It was time to head west of Broadway, and the first stop was Mercer Street Books on Mercer Street just south of Bleecker. It's a small cluttered store of used books, but well organized, and I always seem to find something of value in the European History section. This time it was The Victorian Revolution: Government and Society in Victoria's Britain edited by Peter Stansky, and H. R. Trevor-Roper's The European Witch-Craze of the Sixteenth and Seventeenth Centuries, and Other Essays. Deirdre found Ante-Bellum Reform edited by Daviod Brion Davis.

Yes, this place is really called Unoppressive Non-Imperialist Bargain Books, but it's not as political as you might imagine. On Carmine Street a little south of Bleecker, the store carries mostly discount remainders and publisher overstocks, including a weirdly extensive collection of Aldous Huxley. If you want to buy the big volumes of Huxley's collected essays at under $10 a pop, this is the place to come.

The table sitting out front on the sidewalk is often enticing. I can't remember how many times I've walked by this place and been snagged by something sitting there. This day I came away with a recent Dover republication of a 1909 edition of Charles Kingsley's The Water Babies with color illustrations by Warwick Goble.

I had never been in bookbook before, on Bleecker between Cornelia and Morton. They sell new books and remainders, but the store has the cluttered look and feel of a used-book store (in a good way) and we got into a rather extensive discussion with the young ladies behind the counter about the best way to ask a customer if they want a bag to guarantee a No answer.

I picked up a half-price paperback of David Foster Wallace's Brief Interviews with Hideous Men.

We had never been to Left Bank Books on 8th Avenue between 12th Street and Jane either. It's a small store, perhaps more properly deserving of the label "antiquarian" rather than "used" with many books behind locked cabinets. Sitting on a rack outside the store, however, was an inexpensive copy of South American Mythology by Harold Osborne that Deirdre bought.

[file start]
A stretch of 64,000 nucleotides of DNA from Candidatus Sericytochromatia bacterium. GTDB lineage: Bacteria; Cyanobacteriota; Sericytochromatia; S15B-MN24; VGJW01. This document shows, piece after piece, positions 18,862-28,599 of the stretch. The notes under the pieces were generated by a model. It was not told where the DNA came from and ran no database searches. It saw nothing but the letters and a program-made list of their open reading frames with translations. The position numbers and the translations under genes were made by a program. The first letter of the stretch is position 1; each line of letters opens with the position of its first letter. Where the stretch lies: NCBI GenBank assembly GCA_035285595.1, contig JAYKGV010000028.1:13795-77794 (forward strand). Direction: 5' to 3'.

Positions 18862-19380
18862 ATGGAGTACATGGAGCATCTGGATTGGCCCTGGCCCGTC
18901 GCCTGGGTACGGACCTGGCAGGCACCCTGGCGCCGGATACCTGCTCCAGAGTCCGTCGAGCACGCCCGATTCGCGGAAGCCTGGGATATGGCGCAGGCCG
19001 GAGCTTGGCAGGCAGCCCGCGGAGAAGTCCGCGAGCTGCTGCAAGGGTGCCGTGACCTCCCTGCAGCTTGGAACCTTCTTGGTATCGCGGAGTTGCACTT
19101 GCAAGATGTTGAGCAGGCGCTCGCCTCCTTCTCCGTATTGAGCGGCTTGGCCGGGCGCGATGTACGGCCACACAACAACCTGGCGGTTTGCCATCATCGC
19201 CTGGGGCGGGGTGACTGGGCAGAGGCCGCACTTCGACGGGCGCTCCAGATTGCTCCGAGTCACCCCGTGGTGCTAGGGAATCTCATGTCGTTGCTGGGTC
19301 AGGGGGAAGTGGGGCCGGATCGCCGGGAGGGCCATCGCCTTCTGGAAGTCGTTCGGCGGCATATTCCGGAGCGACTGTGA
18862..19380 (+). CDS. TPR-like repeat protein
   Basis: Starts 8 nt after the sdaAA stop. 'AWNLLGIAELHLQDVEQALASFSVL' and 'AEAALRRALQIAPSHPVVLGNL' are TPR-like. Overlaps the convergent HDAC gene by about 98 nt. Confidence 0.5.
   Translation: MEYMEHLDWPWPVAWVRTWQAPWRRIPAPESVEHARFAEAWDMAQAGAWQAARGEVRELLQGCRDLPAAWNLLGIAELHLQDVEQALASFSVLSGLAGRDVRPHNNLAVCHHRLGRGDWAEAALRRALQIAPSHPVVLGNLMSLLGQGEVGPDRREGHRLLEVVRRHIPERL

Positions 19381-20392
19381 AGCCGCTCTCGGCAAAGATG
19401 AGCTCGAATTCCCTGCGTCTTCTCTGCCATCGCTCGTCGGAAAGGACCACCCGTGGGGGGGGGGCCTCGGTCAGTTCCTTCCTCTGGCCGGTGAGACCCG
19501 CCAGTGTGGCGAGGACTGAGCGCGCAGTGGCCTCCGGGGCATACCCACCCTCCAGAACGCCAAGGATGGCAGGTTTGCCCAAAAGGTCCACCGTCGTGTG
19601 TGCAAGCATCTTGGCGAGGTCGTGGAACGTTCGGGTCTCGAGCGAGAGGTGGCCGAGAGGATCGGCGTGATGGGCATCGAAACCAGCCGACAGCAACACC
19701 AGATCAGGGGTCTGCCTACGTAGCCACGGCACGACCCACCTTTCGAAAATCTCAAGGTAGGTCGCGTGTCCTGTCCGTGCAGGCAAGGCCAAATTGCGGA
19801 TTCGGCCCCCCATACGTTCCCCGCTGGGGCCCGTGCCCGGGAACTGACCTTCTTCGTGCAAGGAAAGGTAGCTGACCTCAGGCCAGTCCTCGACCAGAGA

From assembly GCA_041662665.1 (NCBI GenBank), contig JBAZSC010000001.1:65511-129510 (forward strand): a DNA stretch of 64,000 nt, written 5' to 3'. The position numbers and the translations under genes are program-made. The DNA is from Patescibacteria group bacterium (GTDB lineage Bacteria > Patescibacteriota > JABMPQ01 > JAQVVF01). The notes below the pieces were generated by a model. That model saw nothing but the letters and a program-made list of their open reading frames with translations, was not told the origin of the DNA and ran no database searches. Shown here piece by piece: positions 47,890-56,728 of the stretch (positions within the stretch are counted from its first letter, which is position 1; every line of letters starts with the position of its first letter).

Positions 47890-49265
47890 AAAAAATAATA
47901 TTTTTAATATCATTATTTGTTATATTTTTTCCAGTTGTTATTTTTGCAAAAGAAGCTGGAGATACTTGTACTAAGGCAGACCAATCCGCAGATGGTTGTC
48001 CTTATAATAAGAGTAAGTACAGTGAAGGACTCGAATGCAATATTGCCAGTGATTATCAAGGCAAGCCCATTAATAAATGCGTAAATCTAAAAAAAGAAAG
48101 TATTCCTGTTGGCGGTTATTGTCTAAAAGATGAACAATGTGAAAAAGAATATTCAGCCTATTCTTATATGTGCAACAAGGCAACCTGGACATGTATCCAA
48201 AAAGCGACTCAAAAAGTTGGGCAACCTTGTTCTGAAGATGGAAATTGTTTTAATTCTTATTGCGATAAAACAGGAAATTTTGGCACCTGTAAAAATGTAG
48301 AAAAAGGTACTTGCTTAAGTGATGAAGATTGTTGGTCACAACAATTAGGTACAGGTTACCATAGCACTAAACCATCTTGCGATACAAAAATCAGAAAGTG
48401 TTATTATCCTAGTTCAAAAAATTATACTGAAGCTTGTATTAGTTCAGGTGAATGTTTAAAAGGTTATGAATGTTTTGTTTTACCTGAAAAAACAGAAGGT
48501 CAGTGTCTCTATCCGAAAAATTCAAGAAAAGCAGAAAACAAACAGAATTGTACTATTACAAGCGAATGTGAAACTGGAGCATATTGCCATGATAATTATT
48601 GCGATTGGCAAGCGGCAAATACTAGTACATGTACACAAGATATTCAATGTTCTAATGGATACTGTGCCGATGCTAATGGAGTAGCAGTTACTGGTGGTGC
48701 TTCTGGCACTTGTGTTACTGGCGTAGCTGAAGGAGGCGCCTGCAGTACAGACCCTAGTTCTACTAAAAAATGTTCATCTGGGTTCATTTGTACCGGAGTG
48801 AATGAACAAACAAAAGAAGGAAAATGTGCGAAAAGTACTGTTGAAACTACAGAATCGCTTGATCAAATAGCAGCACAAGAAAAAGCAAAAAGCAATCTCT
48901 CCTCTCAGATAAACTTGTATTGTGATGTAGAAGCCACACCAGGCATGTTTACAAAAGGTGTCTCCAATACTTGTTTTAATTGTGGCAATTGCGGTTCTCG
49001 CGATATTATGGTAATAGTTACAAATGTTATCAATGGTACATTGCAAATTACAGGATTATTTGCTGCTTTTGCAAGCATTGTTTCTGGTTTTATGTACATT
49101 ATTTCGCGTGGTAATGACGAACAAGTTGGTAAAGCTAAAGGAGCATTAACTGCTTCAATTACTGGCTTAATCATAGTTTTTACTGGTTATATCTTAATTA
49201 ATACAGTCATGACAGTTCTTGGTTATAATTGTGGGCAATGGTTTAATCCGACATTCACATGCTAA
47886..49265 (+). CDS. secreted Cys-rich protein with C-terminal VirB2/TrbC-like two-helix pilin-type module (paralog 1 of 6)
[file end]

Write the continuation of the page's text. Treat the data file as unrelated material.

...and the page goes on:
Three Lives Books on the corner of 10th and Waverly is an old favorite for new books and paperbacks, but I always mistakenly refer to it as "Nine Lives," perhaps believing that it's named after a brand of cat food rather than Gertrude Stein's first book.

Walking past the store, we always stop and look at the books displayed in the windows, and more often than not decide to go inside. The store is small but efficiently organized, with a nice arrangement of new releases near the door, and some special books plucked out to adorn the register. This is where I spotted 100 Diagrams that Changed the World by Scott Christianson, and just a few glances inside convinced me that I simply could not live without this book.

By the time we left Three Lives, we were punchy and tired, and it was time to go home. Maybe next year we'll try hitting a few stores that we missed this time around.

Although Small Business Saturday was invented by a credit card company, we used cash for all our purchases. It's my understanding that small retail stores prefer cash because they don't have to fork over any of the money to the company that's interposed themselves in the transaction.

I hope the various stores we visited (and many others) had an experience of Small Business Saturday that was as pleasurable and as profitable as our own!